Last week at the Tenth Circuit:
In case you were wondering, "an officer's gratuitous use of excessive force [here, a "rough ride" to the police station] against a fully compliant, restrained, and non-threatening misdemeanant arrestee is unreasonable---and therefore violates the Fourth Amendment." McCowan v. Morales (affirming district court's denial of qualified immunity).
USSG 4B1.2(b) career-offender drug predicate
In United States v. Faulkner, the Tenth Circuit held that the Oklahoma crime of endeavoring to manufacture a controlled substance "sweeps more broadly than the generic definition of attempt," and it was error for the district court to treat this crime as a career-offender predicate.
Unfortunately for Mr. Faulkner, his lawyer did not object to this error at sentencing. And thus he lost his appellate bid for resentencing because while the district court erred, the error was not plain.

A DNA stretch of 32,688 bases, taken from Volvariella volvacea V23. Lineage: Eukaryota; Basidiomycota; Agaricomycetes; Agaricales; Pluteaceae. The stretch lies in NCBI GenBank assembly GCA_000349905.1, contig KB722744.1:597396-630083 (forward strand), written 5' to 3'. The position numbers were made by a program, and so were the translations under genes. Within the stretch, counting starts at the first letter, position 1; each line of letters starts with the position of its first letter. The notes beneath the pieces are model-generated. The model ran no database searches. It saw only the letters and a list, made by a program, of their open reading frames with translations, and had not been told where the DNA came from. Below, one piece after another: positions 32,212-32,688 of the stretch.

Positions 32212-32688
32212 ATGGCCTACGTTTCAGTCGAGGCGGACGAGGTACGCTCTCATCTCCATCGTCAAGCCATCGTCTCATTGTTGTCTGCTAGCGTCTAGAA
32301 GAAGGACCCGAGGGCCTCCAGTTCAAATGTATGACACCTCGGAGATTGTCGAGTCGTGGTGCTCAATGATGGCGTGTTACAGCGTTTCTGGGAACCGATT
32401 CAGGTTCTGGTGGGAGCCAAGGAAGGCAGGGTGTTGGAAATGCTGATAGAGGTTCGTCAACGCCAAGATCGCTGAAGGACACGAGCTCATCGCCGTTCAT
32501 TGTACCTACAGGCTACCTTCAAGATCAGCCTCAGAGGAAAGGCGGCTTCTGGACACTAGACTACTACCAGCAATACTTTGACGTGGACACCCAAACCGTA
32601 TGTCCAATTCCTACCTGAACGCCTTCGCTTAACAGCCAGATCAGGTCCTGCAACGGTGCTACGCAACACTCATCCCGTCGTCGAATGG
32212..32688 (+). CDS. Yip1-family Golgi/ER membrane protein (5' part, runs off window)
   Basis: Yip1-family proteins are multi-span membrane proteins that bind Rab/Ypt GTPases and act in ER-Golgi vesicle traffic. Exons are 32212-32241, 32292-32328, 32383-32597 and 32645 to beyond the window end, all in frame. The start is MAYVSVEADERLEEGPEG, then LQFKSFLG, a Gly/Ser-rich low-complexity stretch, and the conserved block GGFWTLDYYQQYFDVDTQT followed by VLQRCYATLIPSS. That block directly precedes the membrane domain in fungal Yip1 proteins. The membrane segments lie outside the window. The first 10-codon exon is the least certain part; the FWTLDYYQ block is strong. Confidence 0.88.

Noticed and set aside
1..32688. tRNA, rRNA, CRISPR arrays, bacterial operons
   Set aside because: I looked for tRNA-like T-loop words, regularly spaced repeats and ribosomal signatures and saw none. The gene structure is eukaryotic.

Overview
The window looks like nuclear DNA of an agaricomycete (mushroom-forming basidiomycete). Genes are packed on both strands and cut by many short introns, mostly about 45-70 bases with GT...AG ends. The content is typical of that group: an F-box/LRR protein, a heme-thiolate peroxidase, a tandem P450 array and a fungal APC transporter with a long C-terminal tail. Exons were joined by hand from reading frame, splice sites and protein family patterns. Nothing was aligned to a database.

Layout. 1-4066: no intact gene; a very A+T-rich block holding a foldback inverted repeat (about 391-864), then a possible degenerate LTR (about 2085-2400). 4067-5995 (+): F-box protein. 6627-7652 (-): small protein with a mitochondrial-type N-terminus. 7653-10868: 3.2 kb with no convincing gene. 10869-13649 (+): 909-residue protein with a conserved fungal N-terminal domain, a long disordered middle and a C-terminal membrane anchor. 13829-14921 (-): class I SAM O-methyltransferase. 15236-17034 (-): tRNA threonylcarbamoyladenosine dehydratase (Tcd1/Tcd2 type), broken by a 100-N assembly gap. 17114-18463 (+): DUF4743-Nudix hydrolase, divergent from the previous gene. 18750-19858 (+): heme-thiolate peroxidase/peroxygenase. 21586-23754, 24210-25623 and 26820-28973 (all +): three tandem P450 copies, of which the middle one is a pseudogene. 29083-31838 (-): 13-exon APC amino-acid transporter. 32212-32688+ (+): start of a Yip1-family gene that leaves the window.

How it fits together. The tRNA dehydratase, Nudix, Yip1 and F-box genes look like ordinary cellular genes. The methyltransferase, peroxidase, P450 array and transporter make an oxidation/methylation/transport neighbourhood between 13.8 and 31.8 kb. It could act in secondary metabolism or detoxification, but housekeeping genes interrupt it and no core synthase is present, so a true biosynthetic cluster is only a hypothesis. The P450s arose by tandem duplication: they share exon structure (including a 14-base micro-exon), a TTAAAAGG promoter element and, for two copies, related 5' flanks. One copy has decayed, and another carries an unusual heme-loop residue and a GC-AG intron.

18 U.S.C. 3663A restitution
A district court may not order restitution for losses related to, but not arising directly from, the defendant's offense(s) of conviction. And thus the defendant convicted of possessing/receiving/concealing 3 stolen firearms in United States v. Mendenhall could not be ordered to pay restitution to a pawn shop for losses related to his theft of dozens of other firearms.
Supervised release: grading violations under USSG 7B1.1
Want to know more about how violations of state law are graded in federal supervised-release-violation proceedings? Read United States v. Rodriguez.